The last Catholic president faced a world-wide war against communism and a crucial moral domestic reform (civil rights) at home. Do you see yourself facing similar issues?

We certainly are facing a global war on terrorism with a dedicated enemy that seeks our removal from the Middle East and the establishment of an Islamic caliphate.

We also face an extraordinary issue in the decline of the family. Four in 10 children are born to single moms. Half of our children spend a significant portion of their time in a single-parent home before the age of 18. The optimal setting is with a man and woman bonded for life. The institution of marriage is under extraordinary attack and it really needs support. It is one of the key reasons why I’ve stepped forward in this presidential race.

I certainly appreciated his visionary leadership, and I would hope to be able to put forward visionary type leadership following the Kennedy tradition. I’ve worked well with his brother Ted in the Senate despite clear policy differences. My hope is to be able to work across the aisle on topics we agree on even though there are many we disagree on. A key part of that is not judging others. You can, and will, disagree on policy, but you don’t condemn another person.

Indeed, you come from a very different background. Tell me about your family.

I was the third of four children, with two brothers and one sister. We grew up on a farm in Parker, Kan. It was a typical family farm with about 800 acres — corn, soybean, wheat, cattle and hogs. My parents still live there. My brother still farms there.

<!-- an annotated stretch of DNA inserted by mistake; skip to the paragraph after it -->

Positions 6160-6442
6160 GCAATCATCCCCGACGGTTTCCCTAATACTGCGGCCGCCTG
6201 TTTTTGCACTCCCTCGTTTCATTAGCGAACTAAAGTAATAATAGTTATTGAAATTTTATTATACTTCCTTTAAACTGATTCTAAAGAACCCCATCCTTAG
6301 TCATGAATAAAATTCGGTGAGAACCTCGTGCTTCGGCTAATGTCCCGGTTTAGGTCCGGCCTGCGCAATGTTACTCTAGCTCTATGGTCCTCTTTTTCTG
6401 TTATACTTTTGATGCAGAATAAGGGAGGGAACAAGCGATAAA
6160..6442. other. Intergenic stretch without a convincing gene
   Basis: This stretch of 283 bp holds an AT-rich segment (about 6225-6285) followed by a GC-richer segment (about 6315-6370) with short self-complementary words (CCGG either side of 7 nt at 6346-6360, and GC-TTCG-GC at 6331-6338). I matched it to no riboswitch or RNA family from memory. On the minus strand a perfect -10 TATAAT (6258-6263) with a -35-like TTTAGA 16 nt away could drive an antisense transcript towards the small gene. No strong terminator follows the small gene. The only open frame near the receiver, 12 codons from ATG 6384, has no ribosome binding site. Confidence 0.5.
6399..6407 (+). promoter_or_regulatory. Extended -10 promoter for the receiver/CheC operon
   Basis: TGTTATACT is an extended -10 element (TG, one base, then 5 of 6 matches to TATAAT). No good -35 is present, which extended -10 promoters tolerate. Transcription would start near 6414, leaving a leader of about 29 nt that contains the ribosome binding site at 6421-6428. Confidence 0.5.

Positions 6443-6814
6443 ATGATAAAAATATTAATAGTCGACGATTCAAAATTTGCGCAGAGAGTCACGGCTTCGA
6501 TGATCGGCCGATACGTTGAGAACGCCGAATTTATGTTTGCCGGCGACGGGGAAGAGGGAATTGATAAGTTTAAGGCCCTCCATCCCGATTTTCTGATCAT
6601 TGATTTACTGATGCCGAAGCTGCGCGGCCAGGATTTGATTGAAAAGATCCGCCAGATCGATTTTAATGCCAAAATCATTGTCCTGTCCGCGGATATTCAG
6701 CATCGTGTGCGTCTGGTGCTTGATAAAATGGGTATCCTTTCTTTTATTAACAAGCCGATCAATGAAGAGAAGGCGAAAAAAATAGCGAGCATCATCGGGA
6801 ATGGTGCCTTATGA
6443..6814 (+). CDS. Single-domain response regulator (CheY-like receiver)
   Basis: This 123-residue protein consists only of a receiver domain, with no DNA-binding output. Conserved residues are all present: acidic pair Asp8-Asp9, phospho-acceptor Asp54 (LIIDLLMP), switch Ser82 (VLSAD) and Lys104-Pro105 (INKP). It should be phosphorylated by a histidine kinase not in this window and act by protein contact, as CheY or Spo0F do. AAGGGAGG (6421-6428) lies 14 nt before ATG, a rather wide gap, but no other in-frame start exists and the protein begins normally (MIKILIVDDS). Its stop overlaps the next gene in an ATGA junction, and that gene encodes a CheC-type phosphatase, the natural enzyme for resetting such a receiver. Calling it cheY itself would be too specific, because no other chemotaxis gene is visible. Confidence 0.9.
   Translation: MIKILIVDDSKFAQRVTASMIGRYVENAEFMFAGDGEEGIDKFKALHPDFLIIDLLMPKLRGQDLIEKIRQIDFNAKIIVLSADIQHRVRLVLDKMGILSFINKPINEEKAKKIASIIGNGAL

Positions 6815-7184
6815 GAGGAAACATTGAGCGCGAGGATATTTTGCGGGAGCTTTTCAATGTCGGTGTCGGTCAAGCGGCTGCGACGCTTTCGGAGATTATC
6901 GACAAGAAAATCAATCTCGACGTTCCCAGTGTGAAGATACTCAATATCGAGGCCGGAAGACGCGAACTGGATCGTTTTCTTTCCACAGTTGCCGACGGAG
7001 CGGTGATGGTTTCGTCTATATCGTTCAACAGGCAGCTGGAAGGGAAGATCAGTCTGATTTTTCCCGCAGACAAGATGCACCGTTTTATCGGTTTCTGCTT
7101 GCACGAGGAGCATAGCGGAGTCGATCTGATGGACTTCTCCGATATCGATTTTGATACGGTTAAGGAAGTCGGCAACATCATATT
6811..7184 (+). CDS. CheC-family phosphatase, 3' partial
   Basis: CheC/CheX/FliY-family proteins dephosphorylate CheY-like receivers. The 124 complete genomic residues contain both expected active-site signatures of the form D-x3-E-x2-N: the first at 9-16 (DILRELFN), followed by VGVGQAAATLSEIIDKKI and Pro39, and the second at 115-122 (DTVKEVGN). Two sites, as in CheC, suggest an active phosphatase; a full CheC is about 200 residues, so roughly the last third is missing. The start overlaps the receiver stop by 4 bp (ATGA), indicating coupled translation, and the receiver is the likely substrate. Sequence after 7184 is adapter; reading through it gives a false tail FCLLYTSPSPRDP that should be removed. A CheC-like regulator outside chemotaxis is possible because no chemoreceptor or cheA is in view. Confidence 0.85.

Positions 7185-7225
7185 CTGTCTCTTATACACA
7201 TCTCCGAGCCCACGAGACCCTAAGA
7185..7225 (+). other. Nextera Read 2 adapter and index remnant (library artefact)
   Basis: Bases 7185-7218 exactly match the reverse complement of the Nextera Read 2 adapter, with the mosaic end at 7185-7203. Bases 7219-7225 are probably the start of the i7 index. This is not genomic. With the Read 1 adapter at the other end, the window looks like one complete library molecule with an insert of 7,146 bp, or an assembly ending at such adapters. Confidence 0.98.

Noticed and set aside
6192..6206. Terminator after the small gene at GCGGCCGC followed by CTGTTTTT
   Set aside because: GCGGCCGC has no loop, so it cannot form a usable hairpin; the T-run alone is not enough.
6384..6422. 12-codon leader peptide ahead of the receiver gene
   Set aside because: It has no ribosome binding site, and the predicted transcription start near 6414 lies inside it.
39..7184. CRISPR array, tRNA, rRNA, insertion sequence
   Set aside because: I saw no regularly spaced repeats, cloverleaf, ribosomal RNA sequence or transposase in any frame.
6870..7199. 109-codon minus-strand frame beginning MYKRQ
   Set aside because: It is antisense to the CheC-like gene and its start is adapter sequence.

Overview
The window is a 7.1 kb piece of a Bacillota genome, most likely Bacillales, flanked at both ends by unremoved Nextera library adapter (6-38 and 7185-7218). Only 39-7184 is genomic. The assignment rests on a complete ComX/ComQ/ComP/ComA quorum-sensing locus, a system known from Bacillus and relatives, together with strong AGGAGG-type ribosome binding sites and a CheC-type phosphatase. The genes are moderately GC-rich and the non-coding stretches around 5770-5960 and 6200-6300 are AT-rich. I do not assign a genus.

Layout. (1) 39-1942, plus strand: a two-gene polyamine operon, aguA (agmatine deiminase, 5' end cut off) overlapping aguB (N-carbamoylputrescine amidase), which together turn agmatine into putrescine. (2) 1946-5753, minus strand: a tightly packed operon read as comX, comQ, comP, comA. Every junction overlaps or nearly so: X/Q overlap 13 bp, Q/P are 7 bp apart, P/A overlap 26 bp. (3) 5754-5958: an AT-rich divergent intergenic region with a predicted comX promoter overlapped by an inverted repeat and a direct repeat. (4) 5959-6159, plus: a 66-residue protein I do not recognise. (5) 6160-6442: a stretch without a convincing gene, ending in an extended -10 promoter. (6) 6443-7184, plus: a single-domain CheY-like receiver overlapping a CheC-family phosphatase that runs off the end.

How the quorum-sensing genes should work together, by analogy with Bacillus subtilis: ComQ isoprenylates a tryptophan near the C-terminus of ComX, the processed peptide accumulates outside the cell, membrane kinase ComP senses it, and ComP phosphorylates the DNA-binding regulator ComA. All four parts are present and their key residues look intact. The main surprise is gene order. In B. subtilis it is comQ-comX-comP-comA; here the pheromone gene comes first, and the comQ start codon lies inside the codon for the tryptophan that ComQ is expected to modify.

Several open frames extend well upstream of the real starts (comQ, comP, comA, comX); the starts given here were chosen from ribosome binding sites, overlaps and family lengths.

Was there a particular event that spurred you into public service?

I had been involved in a lot. I was student council president at my high school, Prairie View High School. I was involved in sports. We had 62 students in my graduating class.

What stands out in my mind most was meeting a congressman while I was state president of Future Farmers of America. That was the summer before I entered college. It seemed to me that his work was very interesting. It seemed like a position where you could help people a great deal and the possibility of doing something like that intrigued me.


I know that you’re hesitant to talk about your conversion to the Catholic Church, but can you tell me what motivated you to join the Church?

I don’t talk much about it because people look at it and question this or question that. I felt a deep calling to join the Catholic Church. I was very happy with the evangelical church I was in at the time. There was no dissatisfaction.

I had really studied Mother Teresa’s sayings and comments and the example of Pope John Paul II. I studied and followed them very carefully and was impressed with the clarity of their faith and the boldness with which they acted. I met both of them. About eight months before Mother Teresa died, I carried the bill to give her the Congressional Gold Medal. I met Pope John Paul II while still a Protestant. I carried that bill as well — we presented him with the Congressional Gold Medal in the first part of 2001.

Tim Drake writes from

St. Joseph, Minnesota.